I lost a great friend this week named George Juergens. A retired professor emeritus of history at Indiana University, George was introduced to me years ago by my writing mentor, Bob Hammel. We had regular lunches for years, first in my days at the newspaper in Bloomington, later while I was doing detective work, and then on and along, and now they’ve come to an end, and I’m going to miss George terribly. I’ve met just a few people whom I consider truly brilliant – not just smart, but thinking at a level that separates them from even the brightest of us – and George was one of them. As an academic, his specialty was the press and the president, but the man had no focal concentration. He wanted to know about everything, and he seemed to.
Ours were wide-ranging and rambling lunches and I’m trying now to recall a topic on which George didn’t have an educated opinion, and coming up empty. He deserves to have those words emphasized, too: educated, opinion.
He believed in learning, in the constant absorbing of knowledge that shaped those opinions, and he also understood that his beliefs were his own, and that having them did not make them infallible. The ultimate devil’s advocate, George quietly and kindly altered my own thinking over the years with one signature phrase, usually offered with downcast eyes and an extra-gentle voice, designed to remove any level of confrontation and tunnel down to the reasoning beneath your opinion without hitting the defensive, emotional shell that surrounded it. “Mind you,” he would say, and then he’d offer some bit of evidence contrary to the point you’d just made. I loved it. He had no interest in tying you in intellectual knots, though he could have with nearly everyone he met, and he surely could have with me, but he liked to argue – no, debate is the better term, for he was a gentleman and a thinker, he liked to debate – not for the sake of intellectual battle, but for the sake of deeper consideration and reasoning. He’d do it with himself more often than not, offering his point on anything from politics to sports to local road construction, then follow it with, “Now, mind you,…” and offer the counter-argument. The idea, never expressed directly but always clear, was that he wasn’t satisfied to hear – or say – a mere this is what I think. He needed to dig deeper, to know why you thought it, or why he thought it, and why it might be flawed, and if so, was it flawed enough so as to require change?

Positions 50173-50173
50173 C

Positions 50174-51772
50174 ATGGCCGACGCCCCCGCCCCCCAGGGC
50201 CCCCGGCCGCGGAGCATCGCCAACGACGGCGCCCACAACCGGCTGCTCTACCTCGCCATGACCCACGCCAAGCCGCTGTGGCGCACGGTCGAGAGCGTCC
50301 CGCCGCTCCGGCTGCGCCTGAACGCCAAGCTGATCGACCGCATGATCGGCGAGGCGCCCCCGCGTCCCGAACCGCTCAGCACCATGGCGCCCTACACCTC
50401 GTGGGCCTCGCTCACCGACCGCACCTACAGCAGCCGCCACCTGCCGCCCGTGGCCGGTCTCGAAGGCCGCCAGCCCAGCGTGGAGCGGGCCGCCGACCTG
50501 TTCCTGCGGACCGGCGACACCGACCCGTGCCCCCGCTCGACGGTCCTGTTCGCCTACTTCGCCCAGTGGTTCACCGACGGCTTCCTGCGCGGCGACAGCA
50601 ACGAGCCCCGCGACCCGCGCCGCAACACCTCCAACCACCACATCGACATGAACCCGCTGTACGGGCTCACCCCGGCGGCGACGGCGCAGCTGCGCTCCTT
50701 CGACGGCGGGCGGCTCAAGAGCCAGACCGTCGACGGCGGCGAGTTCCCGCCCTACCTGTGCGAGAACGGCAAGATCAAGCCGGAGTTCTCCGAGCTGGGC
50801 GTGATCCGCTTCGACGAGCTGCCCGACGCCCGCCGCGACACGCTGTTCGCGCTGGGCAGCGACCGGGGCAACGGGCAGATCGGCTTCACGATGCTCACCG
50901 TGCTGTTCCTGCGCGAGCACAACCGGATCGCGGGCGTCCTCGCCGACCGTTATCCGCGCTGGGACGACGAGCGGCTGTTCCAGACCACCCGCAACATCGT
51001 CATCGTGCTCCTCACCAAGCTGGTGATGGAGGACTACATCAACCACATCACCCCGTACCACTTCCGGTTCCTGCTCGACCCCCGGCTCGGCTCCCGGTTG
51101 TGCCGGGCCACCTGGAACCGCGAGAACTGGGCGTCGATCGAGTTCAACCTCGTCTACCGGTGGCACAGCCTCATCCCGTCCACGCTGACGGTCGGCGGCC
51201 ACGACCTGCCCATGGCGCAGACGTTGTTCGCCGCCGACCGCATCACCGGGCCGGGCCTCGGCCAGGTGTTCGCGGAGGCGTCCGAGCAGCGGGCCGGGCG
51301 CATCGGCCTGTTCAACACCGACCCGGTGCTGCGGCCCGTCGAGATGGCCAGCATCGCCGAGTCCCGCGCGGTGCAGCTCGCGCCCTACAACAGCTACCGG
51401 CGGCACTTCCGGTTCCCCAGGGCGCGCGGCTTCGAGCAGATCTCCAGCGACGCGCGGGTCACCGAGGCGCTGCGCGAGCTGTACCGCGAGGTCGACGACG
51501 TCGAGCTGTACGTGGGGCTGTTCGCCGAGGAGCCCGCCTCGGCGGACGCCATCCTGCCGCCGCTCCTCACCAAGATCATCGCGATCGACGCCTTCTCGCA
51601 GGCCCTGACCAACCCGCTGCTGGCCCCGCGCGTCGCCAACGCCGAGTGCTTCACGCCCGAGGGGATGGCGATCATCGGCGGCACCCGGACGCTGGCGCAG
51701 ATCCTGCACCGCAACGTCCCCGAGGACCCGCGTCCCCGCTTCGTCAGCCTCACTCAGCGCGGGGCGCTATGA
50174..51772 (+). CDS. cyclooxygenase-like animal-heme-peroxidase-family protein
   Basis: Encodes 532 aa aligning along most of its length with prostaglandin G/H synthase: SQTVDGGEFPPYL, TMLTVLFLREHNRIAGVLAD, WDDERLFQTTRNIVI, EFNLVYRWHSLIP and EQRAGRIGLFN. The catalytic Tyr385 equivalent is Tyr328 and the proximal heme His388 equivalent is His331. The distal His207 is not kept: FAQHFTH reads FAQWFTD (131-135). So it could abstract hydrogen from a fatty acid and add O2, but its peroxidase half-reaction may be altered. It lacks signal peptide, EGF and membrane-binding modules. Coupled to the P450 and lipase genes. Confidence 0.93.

Lord, what a beautiful idea that is. What a truly beautiful approach to thinking, and living. And how often it is lacking. I think especially of politics here, where we are bombarded at all times with opinions that are offered up as intellectual Alamos: “In this place I will remain until my death.”
George Juergens was always taking in more, thinking more, and considering the counter-arguments. By nature of sharing lunch conversations with him, you couldn’t help but sharpen your own mind. He was also a true friend and advocate and supporter of my work, which meant the world to me, and I was always struck by his fascination with my business, his constant questioning: how many drafts, how much control over the story did I feel during each draft, what was the editorial process, how was cover art determined, what were e-books doing to the landscape, what was the emotional price of changing publishers, what was….and on and on. Because that was George, always thirsting for a better understanding, more knowledge, more education upon which to form an opinion. His own education is impressive on the Curriculum Vitae side alone – bachelor’s degrees earned at Columbia and Oxford, also a master’s degree at Oxford, then a doctorate at Columbia – but it was a never-ending education, and as his health deteriorated he found he had trouble staying focused long enough to read books, a true blow to a man who so dearly loved books, but when they eluded his concentration he promptly detoured toward an even more intense devouring of newspapers and magazines. The quest to know more, to learn more, never ended. I remember listening with great interest as he lamented the increased salaries of professors, and his reasoning behind it: a true scholar should be in academia for the scholarship, the desire to learn more and share more, and if it became a profession tainted by money, the purity of that intellectual pursuit would be damaged, and that was dangerous for the students. Followed by: “Now, mind you, perhaps if there had been more money in the profession when I started, I would feel differently.” Always, always, the consideration of the counter-argument.
A final anecdote, the most vivid: I dedicated my first book to our mutual friend Bob Hammel, who guided me through so much ugly writing, and still does his best to keep the ugliest out of my drafts now. The phone rang at my desk at the newspaper one day, and it was George. He wanted to tell me how much it meant to Bob, that dedication, and how proud Bob was that the book had broken through and found a publisher, and that while Bob might not tell me himself, he counted the dedication as one of the truly special things in his life. Perhaps George was putting it on a little strong, there, but it was an incredibly sweet and generous call, and contained a classic George line, witty and honest and thought-provoking, when he said, “There can be a tendency with older men, and younger men, and men in between, to struggle to adequately tell another man how much they mean to us, and so we need other men to do that for us.” It made me laugh then, and does now, and of course it is true.
I wish I’d had someone make that same call to George.
Now, mind, you…I hope that I didn’t need to, and hope that he knew all that remains unsaid between us.